A well-stocked pantry and shopping list for fresh ingredients makes all the difference when making Thai recipes at home. Here's your shopping list.

Soy Sauce and Dark Soy Sauce

Chef Tran says there is no substitute for thick, slightly sweet, super-rich dark soy sauce. Typically it’s too strong to be used on its own, so you’ll want to have some regular soy sauce on hand to cut it with.

Oyster Sauce

Yes, it actually is made from oyster juice, along with some sugar, salt, and soy sauce. It has a caramelized flavor that is a bit sweet and salty, and it adds depth, but not fishiness, to dishes.

Fish Sauce

Fish sauce is made by salting and fermenting fish, which leads to an umami-rich, salty, earthy, slightly funky taste that is an essential flavor note in Southeast Asian cooking. Don’t skip it and don’t sniff it. Trust us.


This ingredient adds a beautiful citrus scent and subtle flavor to dishes. To release the most flavor, be sure to bruise or slightly crush the stalk before cooking. You’ll want firm stalks with fat, rounded bottoms, and be aware that you will only be using the white (bottom) portion of the stalk for cooking. You can freeze sliced lemongrass, or the whole stalk, just be sure to trim off the root ends and leaves first.

Tamarind Paste

Tran explains that in Thai cooking, tamarind paste is preferred over vinegar and citrus as the main source of sour flavor because it is more subtle. You can find tamarind pods in many Asian grocers, as well as blocks of the paste with the seeds still intact, but to make the watery puree needed for Thai cooking, the seeds need to be removed and the flesh soaked in hot water and pushed through a sieve. Alternatively, you can simply buy a jar of Thai-style tamarind paste, which is ready to go.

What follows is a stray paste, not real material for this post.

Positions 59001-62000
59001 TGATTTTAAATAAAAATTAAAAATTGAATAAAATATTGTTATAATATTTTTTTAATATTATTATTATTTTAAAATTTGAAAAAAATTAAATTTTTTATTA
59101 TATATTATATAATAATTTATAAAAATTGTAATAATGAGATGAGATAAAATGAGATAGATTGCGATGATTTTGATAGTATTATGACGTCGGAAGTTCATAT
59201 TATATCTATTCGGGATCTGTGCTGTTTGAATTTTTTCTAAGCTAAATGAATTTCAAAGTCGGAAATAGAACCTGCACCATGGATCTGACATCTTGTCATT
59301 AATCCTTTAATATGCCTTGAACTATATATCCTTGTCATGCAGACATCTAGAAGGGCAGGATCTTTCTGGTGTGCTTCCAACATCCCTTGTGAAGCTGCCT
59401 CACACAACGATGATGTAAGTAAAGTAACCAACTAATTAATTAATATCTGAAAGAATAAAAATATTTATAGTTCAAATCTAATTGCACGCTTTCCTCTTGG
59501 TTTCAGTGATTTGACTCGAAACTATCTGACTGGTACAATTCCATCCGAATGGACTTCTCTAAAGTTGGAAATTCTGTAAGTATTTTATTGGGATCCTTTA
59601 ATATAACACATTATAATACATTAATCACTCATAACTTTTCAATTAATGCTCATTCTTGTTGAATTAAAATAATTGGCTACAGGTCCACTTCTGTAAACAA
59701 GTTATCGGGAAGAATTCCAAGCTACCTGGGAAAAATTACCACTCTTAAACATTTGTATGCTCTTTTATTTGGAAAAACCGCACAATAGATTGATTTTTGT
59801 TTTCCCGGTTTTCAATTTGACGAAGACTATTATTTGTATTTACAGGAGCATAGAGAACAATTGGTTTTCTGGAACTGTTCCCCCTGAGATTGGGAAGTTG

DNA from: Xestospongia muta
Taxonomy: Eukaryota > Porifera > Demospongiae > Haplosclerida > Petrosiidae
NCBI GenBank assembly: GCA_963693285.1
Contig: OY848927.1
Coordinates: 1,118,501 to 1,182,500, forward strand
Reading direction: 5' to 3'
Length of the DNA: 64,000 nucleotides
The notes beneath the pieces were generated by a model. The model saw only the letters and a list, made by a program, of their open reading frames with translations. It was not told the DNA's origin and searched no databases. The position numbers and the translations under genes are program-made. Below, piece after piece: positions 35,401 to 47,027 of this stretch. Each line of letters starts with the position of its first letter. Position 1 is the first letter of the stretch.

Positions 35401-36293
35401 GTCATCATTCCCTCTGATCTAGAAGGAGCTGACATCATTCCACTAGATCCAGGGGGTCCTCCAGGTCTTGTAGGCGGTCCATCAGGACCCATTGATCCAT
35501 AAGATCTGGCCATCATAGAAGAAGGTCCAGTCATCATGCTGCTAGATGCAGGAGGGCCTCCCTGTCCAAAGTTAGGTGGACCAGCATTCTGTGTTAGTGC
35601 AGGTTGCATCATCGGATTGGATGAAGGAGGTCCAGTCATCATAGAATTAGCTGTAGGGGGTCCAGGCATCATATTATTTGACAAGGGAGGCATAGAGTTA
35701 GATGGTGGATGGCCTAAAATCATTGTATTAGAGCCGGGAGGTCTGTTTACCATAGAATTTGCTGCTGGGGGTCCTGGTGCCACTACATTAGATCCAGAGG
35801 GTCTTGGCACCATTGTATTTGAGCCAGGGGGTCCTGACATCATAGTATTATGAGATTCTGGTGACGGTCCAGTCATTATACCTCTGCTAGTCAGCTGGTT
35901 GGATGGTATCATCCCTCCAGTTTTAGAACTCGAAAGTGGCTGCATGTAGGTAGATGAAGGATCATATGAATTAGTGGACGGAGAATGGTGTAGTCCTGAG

Nam Prik Pao

This roasted chile paste is made by dry roasting chiles and garlic and simmering them with shrimp paste, tamarind, fish sauce, and a little palm sugar. The fiery blend can be used as a condiment or added by the spoonful to Thai dishes as they cook.


Nope, it isn’t just a different name for ginger, though the roots are related. Compared to ginger, galangal has a slightly spicier bite and is less sweet when cooked. You can store fresh galangal in the freezer in an airtight bag for up to two months.

Palm Sugar

Do not use regular white sugar in Thai cooking. Just don’t do it. Palm sugar is made from the sap of the coconut palm tree and is minimally processed for a flavor that is less sweet and more complex. In a pinch, the closest substitute is light brown sugar.

Tom Yum Soup Base

Chef Tran sees this convenience product as worth its weight in gold. Packed with galangal, lemongrass, palm sugar, chiles, tamarind, and other Thai seasonings, the cost of the inputs is much higher than the cost per bottle. Plus it makes cooking Tom Yum soup an easy weeknight undertaking.

Kaffir Lime Leaves

The essential oils in kaffir lime leaves add a pungent, citrus aroma to soups and curries. The thick leaves hold up when simmered whole and are typically removed before serving, though you can shred them into small strips and eat them.They freeze well in an airtight bag.

Thai Coconut Milk

Thai coconut milk is basically the equivalent of canned coconut cream. It has a much thicker texture and richer flavor than the watery coconut milks often found in the grocery store. Look for a Thai brand and opt for carton rather than can when available.

Rice Noodles

Traditionally, thin rice noodles are used for Pad Thai and added to Tom Yum soup, while wide rice noodles are used for Pad Kee Mao. These naturally gluten-free noodles cook very fast and need only be softened before adding to your wok or pot where they will finish cooking. Chef Tran warns that most people use too many noodles when making Thai dishes, so it’s better to use about a quarter of what you think you’ll need.

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